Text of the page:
There was a time when the Rolling Stones were also deadly. In the London of sixty years ago, Charlie Watts having already joined the band in the place of Mick Avory, the later drummer of The Kinks, the record companies showed no interest in them.
Brian Jones, who then led the group, although he would soon succumb to drugs and be found dead in his pool, had set out to find an agent who would procure a record label for them. This turned out to be Andrew Loog Oldham, the publicist who would make up the myth of the Beatles-Stones confrontation, good guys versus bad guys, and who launched the campaign “Would you let your daughter go out with one of the Rolling Stones?” accompanied by a photo in which they made a bad face.
Actually the members of both groups were very close friends. To the point of carefully planning when to throw the discs so as not to step on yourself. Proof of that friendship that has made rivers of ink flow – this 2021 has been published BeatleStones. A duel, a winner (Millennium), an analysis of both careers made by businessmen Charles Gancel and Yves Delmas, president of Seur – was the collaboration they maintained at that time.
John Lennon and Paul McCartney did backing vocals on a couple of Stones songs, We love you and Dandelion , and Brian Jones was invited to record You know my name , in which with a brief letter the Beatles chain musical styles. The Stone showed up with a sax instead of the expected guitar and recorded, half drunk, a solo that they thought was great.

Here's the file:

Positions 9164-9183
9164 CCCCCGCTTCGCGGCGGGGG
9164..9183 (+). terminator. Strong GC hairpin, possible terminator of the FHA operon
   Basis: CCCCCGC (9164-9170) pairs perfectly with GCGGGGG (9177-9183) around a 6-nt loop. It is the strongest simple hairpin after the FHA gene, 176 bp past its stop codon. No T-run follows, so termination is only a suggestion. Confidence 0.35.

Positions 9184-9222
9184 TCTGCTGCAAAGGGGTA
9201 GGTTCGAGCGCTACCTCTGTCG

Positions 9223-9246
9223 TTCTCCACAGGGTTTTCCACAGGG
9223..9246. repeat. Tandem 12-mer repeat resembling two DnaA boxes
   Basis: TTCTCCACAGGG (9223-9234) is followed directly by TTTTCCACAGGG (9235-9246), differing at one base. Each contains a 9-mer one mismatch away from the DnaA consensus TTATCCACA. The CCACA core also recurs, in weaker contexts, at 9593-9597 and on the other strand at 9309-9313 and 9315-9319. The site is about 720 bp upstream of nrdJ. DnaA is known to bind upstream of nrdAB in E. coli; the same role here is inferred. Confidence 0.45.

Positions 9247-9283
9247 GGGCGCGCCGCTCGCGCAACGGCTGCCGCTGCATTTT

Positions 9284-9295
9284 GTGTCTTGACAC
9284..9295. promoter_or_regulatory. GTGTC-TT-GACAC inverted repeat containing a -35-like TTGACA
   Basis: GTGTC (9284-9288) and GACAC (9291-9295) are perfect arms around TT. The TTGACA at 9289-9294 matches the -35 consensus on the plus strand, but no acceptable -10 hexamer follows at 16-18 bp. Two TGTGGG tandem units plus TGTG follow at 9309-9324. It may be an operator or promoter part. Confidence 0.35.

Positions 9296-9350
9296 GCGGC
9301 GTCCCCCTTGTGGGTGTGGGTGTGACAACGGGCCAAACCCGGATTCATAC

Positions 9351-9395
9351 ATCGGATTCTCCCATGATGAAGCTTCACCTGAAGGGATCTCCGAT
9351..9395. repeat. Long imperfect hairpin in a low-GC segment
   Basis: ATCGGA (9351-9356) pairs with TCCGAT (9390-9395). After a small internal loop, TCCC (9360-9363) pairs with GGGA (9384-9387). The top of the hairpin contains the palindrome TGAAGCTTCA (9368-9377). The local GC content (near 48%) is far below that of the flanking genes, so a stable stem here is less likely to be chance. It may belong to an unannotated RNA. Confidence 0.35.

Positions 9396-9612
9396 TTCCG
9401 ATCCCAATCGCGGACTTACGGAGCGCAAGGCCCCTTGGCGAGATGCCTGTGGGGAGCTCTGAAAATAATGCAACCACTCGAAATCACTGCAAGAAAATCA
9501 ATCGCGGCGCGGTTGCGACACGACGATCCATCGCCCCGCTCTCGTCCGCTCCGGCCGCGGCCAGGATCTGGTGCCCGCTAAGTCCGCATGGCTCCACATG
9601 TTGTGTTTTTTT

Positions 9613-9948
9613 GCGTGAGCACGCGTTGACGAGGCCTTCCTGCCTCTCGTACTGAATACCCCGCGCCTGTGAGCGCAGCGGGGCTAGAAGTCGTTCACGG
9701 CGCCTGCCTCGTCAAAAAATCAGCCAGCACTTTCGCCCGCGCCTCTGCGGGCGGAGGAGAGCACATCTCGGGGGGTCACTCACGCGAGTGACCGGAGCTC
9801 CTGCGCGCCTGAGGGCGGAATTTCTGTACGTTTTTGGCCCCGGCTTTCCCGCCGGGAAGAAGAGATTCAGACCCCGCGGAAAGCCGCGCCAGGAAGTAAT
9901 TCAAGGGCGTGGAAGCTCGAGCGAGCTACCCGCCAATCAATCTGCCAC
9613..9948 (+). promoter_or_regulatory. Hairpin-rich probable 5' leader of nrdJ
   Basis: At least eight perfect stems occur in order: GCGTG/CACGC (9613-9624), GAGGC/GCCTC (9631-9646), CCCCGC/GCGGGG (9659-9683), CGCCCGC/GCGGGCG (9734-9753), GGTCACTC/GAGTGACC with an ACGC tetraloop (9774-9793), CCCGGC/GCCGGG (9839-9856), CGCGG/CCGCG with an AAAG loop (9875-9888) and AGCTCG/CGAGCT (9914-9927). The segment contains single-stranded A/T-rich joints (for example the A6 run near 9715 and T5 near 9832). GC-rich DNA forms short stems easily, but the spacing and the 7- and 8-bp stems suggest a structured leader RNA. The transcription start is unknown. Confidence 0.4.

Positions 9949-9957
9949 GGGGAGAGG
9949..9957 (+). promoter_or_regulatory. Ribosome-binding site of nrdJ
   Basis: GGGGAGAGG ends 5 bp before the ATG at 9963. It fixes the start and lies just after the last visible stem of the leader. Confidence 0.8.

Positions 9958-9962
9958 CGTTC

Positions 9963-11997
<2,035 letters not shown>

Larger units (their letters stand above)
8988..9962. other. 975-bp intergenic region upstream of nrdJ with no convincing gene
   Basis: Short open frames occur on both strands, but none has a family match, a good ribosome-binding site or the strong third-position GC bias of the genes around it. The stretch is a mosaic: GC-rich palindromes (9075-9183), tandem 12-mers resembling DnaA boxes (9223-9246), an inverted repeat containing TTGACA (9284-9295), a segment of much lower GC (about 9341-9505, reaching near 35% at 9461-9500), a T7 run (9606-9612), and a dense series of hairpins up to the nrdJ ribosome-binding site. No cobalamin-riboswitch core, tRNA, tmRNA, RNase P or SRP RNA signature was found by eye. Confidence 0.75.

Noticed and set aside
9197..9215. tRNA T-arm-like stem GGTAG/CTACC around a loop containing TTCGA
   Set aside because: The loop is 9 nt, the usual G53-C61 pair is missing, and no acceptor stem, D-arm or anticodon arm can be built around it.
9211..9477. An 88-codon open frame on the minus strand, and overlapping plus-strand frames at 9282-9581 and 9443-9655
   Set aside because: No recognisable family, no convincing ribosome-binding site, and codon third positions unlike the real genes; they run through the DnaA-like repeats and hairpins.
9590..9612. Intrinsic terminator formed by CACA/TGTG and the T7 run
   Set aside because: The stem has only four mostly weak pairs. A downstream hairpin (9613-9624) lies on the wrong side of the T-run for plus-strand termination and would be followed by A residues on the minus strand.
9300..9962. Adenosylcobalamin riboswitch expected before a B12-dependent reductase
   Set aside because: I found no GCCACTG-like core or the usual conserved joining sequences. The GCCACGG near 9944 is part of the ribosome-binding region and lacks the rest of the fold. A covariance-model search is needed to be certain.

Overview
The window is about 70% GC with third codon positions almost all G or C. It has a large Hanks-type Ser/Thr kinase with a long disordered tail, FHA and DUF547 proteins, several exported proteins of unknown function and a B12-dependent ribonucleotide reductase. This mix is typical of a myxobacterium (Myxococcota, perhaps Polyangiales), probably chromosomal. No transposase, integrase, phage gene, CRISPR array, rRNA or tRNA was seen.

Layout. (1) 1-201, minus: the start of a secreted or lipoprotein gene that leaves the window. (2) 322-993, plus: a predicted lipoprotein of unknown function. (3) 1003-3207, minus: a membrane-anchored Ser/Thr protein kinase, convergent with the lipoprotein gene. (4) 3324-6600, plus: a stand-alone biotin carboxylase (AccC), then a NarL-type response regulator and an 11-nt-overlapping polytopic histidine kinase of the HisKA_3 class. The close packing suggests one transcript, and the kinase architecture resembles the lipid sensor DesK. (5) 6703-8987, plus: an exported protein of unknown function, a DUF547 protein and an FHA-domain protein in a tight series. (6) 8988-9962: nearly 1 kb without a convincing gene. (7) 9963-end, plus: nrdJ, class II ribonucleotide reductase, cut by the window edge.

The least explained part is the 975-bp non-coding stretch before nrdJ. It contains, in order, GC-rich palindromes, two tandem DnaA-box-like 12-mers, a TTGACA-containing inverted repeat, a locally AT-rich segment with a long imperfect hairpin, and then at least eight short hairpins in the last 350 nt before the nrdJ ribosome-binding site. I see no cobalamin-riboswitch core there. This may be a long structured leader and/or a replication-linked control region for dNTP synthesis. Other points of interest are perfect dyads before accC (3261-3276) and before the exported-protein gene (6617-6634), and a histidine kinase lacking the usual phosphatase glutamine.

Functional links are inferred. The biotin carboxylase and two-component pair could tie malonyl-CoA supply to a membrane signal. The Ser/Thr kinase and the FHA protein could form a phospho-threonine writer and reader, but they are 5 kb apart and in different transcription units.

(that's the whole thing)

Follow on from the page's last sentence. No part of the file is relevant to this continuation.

Beatles and Stones met through the publicist who would later invent the rivalry between the two
But the true test of friendship was prior to all this, when indeed the Stones were still mere mortals. While the band was in the apartment they shared, Brian Jones heard the first Liverpool single on the radio, Love me do , and quickly called his colleagues. “When I heard that harmonica bluesie I got sick, ”Mick Jagger would say. And Keith Richards said something like “Wow, we who thought we were the best of the best and now they are attacking us from the north” (an expression that for Londoners would be equivalent to talking about people from the provinces).
The point is that it was paradoxically through Loog Oldham that they went out of their way to get to know each other, going to the clubs where the others were performing or the pubs that pop royalty frequented until the late hours. This is how George Harrison made the effusive recommendation to Decca to hire them, precisely the record company that had covered itself with glory months before by rejecting the goose that lays the golden eggs that would be the Beatles.
The label’s director, Dick Rowe, and producer Mike Smith went down in the universal history of blunders. But they reconciled with the Beatles and, after listening to Harrison’s advice, with whom Rowe agreed on a contest jury, they agreed to release the Stones’ first single, Come on, the Chuck Berry theme. It didn’t take long for Loog Oldham to see the need to record an original song. And he asked the Beatles for it. Would I wanna be your man.
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To which pop idol do the Rolling Stones owe their first record deal?